Exploring Cities: The Detroit Edition

You’re headed to a new city — how do you figure out what to do to get that total <insert city name here> experience? We found ourselves in this situation when we recently visited Detroit, so I turned to my old friend, the internet, for advice. I spent about an hour browsing a few online resources to find good food and good areas to explore. Generally, my go-to references for cities include Wikipedia, Google Maps, the local visitor’s bureau, Chowhound, Metromix, and Yelp.

First, I like to find out a little bit about the city’s history. Wikipedia taught me some interesting things about Detroit, pointing me towards areas I wanted to explore, like the historic downtown districts and the decaying/historic neighborhoods. A brief overview of a city’s history helps put what you’ll see in context.

Next, I look at a map of the city to see if any parks or neighborhoods jump out. Flying over Detroit via Google, I noticed Belle Isle, an island park just east of downtown, and had to explore it. I also found the official visitor’s bureau sites helpful, if a little overly optimistic. These sites are a good guide to upcoming events that might correspond with your visit, like the Motor City Bike & Brew Tour, which sadly did not line up with our time in Detroit. You’ll also learn about area museums, gardens, parks, etc., all on a single website.

Chicken and waffles.
Chicken and waffles. Who is eating whom?

Next, and most importantly, I research the food. I had no idea what the definitive Detroit food was, so I turned to Chowhound and found many threads and opinions dedicated to the debate on the official Detroit foodstuff. I noticed one restaurant, Beans & Cornbread in Southfield, kept popping up in the comments. Since we were heading south next, and since I’ve had a mean fried chicken craving since reading The Year of Eating Dangerously, I thought a southern-style lunch would be a great way to ease into the southern way of life. And it was. Fried chicken, cornbread, sweet potato muffins, collard greens, mac and cheese, chicken and waffles, courteous service. All very bad for you, all very satisfying.

I also learned that southeastern Michigan is known for the Coney Dog (hot dog, chili, onions, and cheese — maybe), but you don’t need a website to tell you that — there is at least one Coney Island shop on every block. The Coney Dog gets the thumbs up from Paul, but then again, there aren’t many regional hot dogs that wouldn’t get the thumbs up from Paul. Other notable Detroit food mentions include square pizza (deep dish, square, which people seem to like/hate as much as Chicago-style pizza) and middle eastern food (which people seem to like a lot). It’s helpful to cross check Chowhound suggestions with Metromix or Yelp to ensure that they’re still open and that the opinionated masses all agree.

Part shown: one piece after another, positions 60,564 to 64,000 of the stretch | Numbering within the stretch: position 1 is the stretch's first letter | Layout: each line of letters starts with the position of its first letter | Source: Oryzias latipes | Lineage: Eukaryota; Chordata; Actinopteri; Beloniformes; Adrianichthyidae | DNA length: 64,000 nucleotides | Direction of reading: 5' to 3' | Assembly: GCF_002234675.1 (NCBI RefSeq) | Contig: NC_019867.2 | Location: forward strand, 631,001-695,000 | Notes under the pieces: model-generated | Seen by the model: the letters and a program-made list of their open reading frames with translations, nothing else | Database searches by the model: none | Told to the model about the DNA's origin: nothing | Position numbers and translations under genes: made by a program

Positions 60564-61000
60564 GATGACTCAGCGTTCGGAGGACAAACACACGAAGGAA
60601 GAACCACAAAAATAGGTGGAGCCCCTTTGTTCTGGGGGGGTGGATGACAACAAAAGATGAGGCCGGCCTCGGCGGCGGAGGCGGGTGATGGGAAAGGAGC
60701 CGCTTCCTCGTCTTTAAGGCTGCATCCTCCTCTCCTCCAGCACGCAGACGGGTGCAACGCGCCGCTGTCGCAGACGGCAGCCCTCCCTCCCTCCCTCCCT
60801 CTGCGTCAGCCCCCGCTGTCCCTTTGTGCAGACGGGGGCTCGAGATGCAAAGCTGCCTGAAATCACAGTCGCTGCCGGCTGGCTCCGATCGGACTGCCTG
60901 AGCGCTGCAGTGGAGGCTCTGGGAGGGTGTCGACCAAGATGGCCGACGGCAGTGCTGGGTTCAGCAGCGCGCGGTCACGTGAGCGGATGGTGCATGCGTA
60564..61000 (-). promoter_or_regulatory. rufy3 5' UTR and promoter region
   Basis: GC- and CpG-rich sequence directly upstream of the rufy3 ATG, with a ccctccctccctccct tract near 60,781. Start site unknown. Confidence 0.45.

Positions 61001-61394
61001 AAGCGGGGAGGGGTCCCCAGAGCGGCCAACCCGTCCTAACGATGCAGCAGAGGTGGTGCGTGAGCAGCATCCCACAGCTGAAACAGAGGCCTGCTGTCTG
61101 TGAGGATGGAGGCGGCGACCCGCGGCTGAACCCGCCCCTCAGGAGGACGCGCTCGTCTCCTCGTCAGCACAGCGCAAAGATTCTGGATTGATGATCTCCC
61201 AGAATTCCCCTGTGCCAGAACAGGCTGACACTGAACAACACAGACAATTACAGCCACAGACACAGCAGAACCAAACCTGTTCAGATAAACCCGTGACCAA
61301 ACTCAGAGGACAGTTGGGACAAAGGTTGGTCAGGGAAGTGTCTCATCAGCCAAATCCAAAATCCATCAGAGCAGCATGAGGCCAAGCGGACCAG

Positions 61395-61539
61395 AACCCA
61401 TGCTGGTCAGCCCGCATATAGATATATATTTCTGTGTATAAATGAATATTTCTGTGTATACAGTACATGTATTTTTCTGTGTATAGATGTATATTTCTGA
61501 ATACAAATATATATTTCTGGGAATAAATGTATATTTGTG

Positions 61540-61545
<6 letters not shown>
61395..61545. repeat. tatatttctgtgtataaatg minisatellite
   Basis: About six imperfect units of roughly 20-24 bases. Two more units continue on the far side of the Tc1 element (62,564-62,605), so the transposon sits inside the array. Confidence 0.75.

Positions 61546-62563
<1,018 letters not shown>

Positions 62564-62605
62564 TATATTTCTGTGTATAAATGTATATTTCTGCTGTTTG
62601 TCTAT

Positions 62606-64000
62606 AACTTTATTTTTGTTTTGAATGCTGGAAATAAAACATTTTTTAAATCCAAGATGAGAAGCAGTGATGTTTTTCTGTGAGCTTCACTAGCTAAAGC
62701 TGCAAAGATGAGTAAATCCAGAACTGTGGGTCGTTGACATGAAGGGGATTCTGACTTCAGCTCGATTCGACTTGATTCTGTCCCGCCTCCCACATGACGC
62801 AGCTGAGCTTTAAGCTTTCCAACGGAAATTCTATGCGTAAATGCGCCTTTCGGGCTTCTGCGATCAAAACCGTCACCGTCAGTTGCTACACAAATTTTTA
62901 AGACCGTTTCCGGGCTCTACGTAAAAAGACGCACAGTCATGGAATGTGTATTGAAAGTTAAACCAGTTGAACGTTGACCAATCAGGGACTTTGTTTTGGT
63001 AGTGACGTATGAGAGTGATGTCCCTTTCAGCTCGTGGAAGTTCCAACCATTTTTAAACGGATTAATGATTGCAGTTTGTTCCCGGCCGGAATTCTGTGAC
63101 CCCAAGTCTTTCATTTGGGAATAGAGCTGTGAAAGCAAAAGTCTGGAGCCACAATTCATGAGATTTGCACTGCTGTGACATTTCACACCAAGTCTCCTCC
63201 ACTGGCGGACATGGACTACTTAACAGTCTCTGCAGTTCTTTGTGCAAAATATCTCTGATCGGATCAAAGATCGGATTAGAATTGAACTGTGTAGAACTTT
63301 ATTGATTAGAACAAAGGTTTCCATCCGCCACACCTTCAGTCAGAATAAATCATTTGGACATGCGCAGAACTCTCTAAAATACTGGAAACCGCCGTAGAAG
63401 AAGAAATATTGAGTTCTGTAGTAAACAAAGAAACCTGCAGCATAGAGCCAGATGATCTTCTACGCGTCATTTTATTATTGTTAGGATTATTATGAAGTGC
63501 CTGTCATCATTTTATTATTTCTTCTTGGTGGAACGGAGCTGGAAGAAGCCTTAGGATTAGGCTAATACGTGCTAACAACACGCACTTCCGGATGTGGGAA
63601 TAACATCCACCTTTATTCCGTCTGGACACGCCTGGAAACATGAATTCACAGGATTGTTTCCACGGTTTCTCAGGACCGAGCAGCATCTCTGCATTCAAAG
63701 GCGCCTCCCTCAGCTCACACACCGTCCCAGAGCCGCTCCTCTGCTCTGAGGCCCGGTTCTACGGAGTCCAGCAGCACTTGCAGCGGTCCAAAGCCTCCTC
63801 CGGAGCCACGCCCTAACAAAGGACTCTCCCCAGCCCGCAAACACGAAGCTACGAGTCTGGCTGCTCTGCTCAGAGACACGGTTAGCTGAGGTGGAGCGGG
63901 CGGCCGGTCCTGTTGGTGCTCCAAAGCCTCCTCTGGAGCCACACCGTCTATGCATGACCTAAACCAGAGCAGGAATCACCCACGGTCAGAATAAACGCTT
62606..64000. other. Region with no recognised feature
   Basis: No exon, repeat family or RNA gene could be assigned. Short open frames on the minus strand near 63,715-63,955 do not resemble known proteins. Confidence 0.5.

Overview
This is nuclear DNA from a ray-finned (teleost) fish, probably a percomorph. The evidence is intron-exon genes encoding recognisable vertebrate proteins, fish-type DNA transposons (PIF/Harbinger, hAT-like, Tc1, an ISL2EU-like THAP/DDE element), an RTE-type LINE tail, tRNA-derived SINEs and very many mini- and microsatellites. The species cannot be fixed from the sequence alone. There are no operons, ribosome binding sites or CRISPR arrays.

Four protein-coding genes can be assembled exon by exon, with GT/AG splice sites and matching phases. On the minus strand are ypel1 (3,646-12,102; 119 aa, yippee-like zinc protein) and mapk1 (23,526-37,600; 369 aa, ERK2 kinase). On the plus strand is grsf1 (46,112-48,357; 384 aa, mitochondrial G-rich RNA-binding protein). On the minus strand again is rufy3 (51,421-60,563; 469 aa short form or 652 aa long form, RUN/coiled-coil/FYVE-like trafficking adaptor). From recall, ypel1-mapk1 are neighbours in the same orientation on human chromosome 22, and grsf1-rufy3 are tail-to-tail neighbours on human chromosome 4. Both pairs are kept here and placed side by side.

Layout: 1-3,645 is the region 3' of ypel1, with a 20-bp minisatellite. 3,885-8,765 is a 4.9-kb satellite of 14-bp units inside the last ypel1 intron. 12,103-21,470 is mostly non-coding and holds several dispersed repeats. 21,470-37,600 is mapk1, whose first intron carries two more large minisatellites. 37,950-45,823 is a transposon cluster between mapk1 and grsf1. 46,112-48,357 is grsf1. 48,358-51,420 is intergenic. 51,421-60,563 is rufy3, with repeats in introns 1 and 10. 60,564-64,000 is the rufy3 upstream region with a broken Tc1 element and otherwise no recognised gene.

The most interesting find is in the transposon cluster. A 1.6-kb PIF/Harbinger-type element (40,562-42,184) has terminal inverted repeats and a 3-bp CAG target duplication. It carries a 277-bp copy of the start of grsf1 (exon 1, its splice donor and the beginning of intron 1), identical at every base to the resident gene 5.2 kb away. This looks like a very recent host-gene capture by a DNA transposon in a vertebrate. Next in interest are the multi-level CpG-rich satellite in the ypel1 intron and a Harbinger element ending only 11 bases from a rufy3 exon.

That’s usually about my cut off, because too much reading is not a good thing — you’ll start finding out about lots of stuff that you can’t do. If you’re in Detroit on a day other than a Saturday (or a summer Tuesday), you won’t be able to visit the Eastern Market, a historic public market filled with regional foods and personalities. If you don’t have more than one day in Detroit, you won’t be able to visit the Ford Museum (I consider museums a day two activity). And so on.

After some initial research, you need to just get out there and see what you see. Some things will disappoint (Belle Isle managed to be the creepiest, saddest place I’ve ever visited), some things will exceed your expectations (the gorgeous old buildings and houses). Other things you’ll miss completely (The Heidelberg Project). Other things you’ll find on the fly or by talking to locals and friends. You’re heading in the right direction, just keep going.

Downtown Detroit from Belle Isle.
Downtown Detroit from Belle Isle.
The abandoned Michigan Central Station.
The abandoned Michigan Central Station.

Are there any other resources you use when exploring a new city? Share your tips in the comments!